I think so. And I know that won’t be a popular or common view among some crowds.
But I have noticed that compared to when I started out and certified as an ACMT, fewer customers are as thrilled with the products and service these days compared to a decade ago. Fewer new machines are going out, and more machines are coming back with issues that are increasingly more costly to repair. Some Macs are shipping with engineering flaws that should never have happened in the first place, let alone passed QA testing, but there are examples of this happening over time, so I suppose this isn’t strictly new.
Genius Bar appointments and week-long mail-ins have gradually replaced carry-in service. Contacting AppleCare is no longer a surefire way to get accurate information, and customers are often referred to the wrong channels or given misinformation that leaves them frustrated.
They’ve had some issues with software releases in recent times. The rocky launch of macOS High Sierra made news outside of the usual Apple discussion circles. It put a dent in an otherwise good reputation, at least as far as the average consumer was concerned.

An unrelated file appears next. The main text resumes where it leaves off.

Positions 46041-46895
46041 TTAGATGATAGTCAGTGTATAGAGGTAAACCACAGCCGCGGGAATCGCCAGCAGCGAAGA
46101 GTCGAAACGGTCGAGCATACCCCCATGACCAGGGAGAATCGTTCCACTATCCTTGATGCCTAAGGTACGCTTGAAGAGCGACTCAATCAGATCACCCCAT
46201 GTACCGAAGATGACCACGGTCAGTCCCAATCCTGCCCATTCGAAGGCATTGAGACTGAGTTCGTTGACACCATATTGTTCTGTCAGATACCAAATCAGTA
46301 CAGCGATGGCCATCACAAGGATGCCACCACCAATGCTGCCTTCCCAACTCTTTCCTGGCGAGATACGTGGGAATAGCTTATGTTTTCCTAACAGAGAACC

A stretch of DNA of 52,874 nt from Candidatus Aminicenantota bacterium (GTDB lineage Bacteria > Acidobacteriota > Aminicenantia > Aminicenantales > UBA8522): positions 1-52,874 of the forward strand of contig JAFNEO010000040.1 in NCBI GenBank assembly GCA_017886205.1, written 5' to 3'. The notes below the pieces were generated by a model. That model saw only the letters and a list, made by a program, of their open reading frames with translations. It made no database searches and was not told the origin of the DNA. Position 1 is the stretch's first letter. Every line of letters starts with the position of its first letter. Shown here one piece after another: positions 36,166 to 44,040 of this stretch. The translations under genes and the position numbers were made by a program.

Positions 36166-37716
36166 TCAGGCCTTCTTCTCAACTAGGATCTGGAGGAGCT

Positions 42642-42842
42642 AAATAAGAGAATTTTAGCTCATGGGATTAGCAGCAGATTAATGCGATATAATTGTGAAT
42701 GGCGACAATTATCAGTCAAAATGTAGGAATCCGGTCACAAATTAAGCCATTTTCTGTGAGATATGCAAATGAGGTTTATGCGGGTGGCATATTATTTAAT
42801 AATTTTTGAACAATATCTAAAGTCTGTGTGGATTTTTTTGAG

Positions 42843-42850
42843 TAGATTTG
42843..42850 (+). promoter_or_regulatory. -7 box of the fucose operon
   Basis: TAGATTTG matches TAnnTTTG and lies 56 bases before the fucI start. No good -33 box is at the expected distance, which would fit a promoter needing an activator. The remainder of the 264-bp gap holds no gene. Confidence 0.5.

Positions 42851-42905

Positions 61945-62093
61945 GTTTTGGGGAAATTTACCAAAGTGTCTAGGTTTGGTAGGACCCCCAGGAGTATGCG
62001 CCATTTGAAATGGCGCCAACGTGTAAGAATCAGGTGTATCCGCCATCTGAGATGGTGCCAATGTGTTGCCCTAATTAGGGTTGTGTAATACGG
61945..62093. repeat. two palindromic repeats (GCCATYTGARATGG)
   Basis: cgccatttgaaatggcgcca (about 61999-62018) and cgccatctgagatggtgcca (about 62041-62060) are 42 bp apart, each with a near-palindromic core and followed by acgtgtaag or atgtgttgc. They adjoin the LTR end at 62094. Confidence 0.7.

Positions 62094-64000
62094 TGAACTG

The products are polarising, some love them, some hate them. The removal of the SD Card slot and the need for adapters hasn’t sat well with the average-joe consumer. And outside of message boards and review comments, I haven’t met anyone in the course of my travels that loves the Touch Bar. Not to mention they’re considerably more expensive now than they used to be.
The MacBook Air continues to be a favourite and a strong seller, with some individuals and volume customers ordering them now before they’re inevitably discontinued.
And then there are the issues around fair repair, the ACCC fining them for misleading customers over their consumer law rights, and anything else in between that adds up over time. (I remember walking to the shops on break the day the ACCC fined Apple over misrepresentation of iPhone and iPad repairs, and had shop attendants in Coles asking me about it. Word gets around.)
All of these issues, no matter how small or seemingly insignificant, have chipped away at them over time.
“What goes up must come down.” I’m not referring to Apple in saying that either, but certainly the public perception of them. Apple was considered the class leader, with quality, a hassle-free experience, and excellent service and support. But the industry changes. Some would argue that Apple let their position slide. Some would argue the competition has simply become a lot more fierce, and other competing firms like Microsoft have seriously upped their game.
Personally, I think it’s a combination of both.